On Sept. 16, the Arizona Supreme Court ruled in favor of Joanna Duka and Breanna Koski’s right to free speech. Duka and Koski own and operate an art studio named, Brush & Nib Studio. The studio willingly serves all people while clearly stating that they “will not create custom artwork that communicates ideas or messages that contradict biblical truth, demean others, endorse racism, incite violence, or promote any marriage besides marriage between one man and one woman, such as same-sex marriage.”
At the heart of their case is the principle of free speech which maintains that no one should ever be compelled to promote or communicate a message that is contrary to their sincerely held beliefs. As the Arizona Supreme Court ruled, “an individual has autonomy over his or her speech and thus may not be forced to speak a message he or she does not wish to say.”
As others have noted, this case marks another major victory regarding religious liberty in the United States. Americans should be grateful for this victory, as i t both protects the consciences of people of faith, and also protects those that do not share the same faith convictions.
Custom works of art, like those offered by Brush & Nib Studio, are a reflection of their creators. And, because such artwork cannot be separated from the artists themselves, Duka and Koski should be free to use their artistic gifts in ways that are in accordance with their consciences. They should not be forced to use their gifts to provide customized artwork to promote messages that conflict with their convictions. Furthermore, the freedom enjoyed by Duka and Koski should be extended to all. Whether a person is baking a cake, arranging flowers, creating wedding videos, or creating wedding invitations, no one should be forced to use their creative gifts to support or celebrate something that contradicts their beliefs.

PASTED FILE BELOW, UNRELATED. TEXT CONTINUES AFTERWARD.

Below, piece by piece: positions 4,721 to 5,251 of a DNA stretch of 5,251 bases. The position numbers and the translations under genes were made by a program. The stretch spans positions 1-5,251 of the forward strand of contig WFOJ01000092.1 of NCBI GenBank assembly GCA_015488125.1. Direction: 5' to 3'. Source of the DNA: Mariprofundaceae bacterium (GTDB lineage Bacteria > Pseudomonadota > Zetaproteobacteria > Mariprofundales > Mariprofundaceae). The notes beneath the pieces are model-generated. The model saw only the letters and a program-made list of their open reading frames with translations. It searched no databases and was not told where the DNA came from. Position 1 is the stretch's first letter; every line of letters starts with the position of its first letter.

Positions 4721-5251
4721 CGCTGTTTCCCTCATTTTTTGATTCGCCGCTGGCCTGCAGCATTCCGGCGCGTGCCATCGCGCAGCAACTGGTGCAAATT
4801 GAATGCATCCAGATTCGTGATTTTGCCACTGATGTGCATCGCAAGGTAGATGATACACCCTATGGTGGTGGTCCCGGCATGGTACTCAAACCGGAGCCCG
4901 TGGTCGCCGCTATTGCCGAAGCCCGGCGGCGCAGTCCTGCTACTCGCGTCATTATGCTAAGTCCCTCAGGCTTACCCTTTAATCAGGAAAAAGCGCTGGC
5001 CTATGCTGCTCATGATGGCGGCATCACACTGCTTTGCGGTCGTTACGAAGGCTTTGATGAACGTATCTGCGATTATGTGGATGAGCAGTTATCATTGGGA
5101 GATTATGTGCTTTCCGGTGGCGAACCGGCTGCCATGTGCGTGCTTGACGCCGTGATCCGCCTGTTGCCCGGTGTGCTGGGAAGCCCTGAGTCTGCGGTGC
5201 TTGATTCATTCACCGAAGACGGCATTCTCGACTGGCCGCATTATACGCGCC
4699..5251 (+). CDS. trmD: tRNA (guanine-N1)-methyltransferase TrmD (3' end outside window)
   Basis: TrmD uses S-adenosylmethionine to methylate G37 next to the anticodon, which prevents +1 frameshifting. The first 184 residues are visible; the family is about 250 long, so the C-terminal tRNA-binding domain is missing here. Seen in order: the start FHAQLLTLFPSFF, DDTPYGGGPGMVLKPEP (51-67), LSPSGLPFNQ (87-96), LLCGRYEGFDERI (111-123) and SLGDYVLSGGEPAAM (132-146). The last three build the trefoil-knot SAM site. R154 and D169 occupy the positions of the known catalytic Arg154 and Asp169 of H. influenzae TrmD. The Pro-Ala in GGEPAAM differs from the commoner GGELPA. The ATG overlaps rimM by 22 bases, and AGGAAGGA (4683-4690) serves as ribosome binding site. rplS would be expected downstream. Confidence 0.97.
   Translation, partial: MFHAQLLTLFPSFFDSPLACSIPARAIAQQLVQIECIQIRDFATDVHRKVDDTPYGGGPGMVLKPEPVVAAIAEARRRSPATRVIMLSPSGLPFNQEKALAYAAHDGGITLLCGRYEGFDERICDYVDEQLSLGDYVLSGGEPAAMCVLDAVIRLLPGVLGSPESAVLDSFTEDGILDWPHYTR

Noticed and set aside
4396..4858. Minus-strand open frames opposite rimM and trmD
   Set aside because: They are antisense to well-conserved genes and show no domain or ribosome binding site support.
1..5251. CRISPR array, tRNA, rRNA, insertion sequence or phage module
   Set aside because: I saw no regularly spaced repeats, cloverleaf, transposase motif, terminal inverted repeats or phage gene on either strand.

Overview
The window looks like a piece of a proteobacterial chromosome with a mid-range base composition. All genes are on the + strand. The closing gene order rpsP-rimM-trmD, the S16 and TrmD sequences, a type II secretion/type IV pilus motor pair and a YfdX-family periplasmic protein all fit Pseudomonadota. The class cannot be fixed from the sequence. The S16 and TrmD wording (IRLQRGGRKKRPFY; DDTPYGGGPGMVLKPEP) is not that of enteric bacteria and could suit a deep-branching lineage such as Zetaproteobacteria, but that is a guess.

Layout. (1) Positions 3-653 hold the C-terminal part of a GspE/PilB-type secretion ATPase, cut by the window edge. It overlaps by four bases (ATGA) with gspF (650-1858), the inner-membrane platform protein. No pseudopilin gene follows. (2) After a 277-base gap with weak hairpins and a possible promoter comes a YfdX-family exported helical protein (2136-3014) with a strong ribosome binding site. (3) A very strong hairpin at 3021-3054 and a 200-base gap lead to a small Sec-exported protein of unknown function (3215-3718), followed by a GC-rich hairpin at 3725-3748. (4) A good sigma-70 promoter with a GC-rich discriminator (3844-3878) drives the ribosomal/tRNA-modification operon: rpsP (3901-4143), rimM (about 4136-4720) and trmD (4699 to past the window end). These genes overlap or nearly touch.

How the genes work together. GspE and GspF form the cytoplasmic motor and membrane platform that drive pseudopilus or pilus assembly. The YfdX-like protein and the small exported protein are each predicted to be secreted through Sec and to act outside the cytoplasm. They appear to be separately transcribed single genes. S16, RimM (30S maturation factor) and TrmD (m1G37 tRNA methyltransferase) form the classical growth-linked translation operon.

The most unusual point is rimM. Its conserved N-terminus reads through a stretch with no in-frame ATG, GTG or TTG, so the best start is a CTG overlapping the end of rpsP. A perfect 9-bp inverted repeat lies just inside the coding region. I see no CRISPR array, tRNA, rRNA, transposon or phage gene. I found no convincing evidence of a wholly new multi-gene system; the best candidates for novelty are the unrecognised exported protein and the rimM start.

In terms of what this means for Christians, though, this victory adds another legal precedent to the books to protect from coerced speech, particularly as it relates to crucial matters involving Christian sexual ethics.
This case, like the others before it, should encourage everyone who is concerned about freedom of speech and religious liberty. It is a victory for anyone that wants the freedom to live according to their conscience. In terms of what this means for Christians, though, this victory adds another legal precedent to the books to protect from coerced speech, particularly as it relates to crucial matters involving Christian sexual ethics.
As society marches down the path of the sexual revolution, Christians will continue to see an attack on freedom of speech. While our hope and allegiance are ultimately in Christ, we should also be thankful for God’s mercy toward a country that supports a public square where conversations and debates can be enjoyed between people with differing viewpoints. If, however, we one day find ourselves living in a society that does not welcome the free exchange of our ideas, we must not lose heart or deviate from our obedience to Christ. We must resolve now to obey God rather than man (Acts 5:29), while remembering that we are exiles and sojourners in this land (1 Pet. 2:11-12) , seeking the City that is to come (Heb. 13:14).